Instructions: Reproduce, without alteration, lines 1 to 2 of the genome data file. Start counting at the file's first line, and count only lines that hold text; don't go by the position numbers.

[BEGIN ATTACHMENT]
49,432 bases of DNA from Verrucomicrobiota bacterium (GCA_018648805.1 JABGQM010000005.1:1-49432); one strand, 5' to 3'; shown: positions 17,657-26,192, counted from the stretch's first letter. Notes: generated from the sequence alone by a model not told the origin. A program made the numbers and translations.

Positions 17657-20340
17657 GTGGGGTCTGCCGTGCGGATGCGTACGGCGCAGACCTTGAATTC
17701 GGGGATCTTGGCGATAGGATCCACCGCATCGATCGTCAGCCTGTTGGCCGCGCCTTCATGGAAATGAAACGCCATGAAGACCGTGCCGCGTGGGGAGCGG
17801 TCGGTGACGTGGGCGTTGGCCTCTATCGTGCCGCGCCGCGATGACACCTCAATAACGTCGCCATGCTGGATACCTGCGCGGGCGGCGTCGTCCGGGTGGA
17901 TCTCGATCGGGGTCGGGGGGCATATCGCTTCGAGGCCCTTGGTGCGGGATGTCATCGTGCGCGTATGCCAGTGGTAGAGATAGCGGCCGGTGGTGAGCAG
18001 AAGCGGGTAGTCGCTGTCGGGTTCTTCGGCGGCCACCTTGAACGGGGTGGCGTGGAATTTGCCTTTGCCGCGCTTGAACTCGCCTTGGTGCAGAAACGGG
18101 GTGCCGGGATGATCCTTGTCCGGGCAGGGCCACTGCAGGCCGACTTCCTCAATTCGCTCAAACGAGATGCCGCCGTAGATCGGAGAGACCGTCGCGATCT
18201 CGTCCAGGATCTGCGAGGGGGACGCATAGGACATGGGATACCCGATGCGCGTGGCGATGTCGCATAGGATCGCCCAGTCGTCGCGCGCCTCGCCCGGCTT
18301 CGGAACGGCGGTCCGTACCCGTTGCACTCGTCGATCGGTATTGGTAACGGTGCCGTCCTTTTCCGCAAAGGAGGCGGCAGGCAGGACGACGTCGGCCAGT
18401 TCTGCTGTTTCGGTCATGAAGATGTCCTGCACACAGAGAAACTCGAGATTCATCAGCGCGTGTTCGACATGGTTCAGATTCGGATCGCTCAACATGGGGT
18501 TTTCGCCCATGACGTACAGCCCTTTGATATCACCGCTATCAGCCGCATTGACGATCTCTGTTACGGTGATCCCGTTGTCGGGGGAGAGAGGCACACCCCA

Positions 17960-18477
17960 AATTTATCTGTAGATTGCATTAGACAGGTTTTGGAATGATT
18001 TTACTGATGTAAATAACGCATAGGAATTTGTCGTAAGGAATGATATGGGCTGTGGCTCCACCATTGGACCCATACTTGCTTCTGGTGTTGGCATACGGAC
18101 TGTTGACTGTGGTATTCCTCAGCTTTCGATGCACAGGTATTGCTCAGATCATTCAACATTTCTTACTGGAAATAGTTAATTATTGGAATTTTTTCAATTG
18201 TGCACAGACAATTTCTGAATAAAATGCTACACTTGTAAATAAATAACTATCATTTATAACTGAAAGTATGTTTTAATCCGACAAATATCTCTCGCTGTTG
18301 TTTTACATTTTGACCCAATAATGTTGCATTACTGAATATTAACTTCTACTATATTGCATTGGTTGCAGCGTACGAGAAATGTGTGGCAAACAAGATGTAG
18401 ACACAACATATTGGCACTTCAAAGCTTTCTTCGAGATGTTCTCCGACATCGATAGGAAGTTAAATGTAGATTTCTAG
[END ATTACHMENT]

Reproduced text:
49,432 bases of DNA from Verrucomicrobiota bacterium (GCA_018648805.1 JABGQM010000005.1:1-49432); one strand, 5' to 3'; shown: positions 17,657-26,192, counted from the stretch's first letter. Notes: generated from the sequence alone by a model not told the origin. A program made the numbers and translations.

Positions 17657-20340